For our next round we kicked off with the Samba London sushi roll; crab, tuna, salmon, white fish, prawn, avocado, tempura crunch, rice cracker, Japanese pickles, wasabi mayo, aji panca and spicy mayo (£16.00). Right off the bat, for £16 we all agreed that the roll could have been a fair bit bigger. For me, the tuna and salmon were the stand-outs of the selection but, still, none of the bite-sized pieces were anything particularly special. It was a good sushi roll, but not the best, and not worth £16.
The tuna ceviche, pomegranate leche de tigre, maiz morado, wasabi peas and basil (£12.00), and kuromitsu glazed pork belly, palmito, orange and pickled onion (£12.00), completed our second round.
The ceviche was the worst dish of the night. The tuna (once you found it) was served in small, hacked chunks, versus skillful, attractive slices. And, aside from looking seriously unappetising, the dish also faltered on taste; the pomegranate marinade totally overpowered all of the other elements which, sadly, was not even tasty itself.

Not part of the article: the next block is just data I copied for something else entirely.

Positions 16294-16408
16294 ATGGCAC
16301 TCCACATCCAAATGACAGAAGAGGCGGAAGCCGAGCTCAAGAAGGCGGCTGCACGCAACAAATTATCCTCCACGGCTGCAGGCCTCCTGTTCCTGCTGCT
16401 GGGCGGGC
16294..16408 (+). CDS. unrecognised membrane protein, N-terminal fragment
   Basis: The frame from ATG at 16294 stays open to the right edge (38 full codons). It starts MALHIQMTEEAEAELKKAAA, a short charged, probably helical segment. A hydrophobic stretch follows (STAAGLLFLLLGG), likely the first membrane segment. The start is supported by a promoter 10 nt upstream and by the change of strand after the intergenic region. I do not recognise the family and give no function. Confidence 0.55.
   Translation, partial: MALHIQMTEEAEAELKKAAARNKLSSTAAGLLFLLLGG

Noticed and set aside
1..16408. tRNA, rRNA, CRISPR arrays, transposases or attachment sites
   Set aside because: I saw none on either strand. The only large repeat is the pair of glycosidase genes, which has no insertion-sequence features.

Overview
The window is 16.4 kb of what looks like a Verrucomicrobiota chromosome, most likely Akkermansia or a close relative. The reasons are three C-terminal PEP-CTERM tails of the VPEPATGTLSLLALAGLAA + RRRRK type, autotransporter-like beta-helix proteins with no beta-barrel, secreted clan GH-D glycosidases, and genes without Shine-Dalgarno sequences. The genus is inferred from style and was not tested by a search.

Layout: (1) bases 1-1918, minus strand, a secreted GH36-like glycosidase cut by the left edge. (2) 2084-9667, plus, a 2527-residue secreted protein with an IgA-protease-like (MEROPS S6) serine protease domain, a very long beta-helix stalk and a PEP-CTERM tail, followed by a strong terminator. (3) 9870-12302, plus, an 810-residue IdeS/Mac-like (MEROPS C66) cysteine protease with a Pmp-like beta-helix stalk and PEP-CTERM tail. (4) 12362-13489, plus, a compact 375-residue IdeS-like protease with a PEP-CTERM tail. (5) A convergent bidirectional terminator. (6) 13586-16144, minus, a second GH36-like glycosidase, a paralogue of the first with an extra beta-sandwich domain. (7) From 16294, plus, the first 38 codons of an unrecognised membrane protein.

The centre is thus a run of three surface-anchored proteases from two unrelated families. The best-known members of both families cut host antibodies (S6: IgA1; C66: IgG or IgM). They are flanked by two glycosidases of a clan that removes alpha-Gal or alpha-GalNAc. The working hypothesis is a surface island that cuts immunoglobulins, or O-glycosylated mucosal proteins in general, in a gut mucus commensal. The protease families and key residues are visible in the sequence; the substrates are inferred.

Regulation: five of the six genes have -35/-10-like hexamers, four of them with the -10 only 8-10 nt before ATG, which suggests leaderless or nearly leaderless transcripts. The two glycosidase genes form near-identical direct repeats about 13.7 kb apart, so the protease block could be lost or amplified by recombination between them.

The pork belly, on the other hand, was sensational. Really, truly, exquisite. Very different to the style served at Eight over Eight, and far superior to that served at Portland, Sushisamba’s had a chewy versus crisp layer of crackling, whilst the layers of meat & fat had fused beautifully to create the juiciest, most delicious, eye-rollingly-good, meaty mouthful. Alongside the shrimp tempura, this was the stand-out dish of the evening.
We had one more round of savoury, which comprised of another order of our favourite dish (I really wasn’t ready to say goodbye); the shrimp tempura (£14.00), and the tiger maki sushi roll; takuwan, wasabi tobiko, crab meat, tempura prawn, tiger prawn, wasabi mayo, beetroot yogurt, unagi tare (£16.00).
The tiger maki sushi roll was leaps & bounds better than the signature Samba London, both in terms of value & taste. Big pieces of shellfish surrounded by crunchy batter, fluffy rice, light seaweed and moreish wasabi mayo made for a real winner of a dish.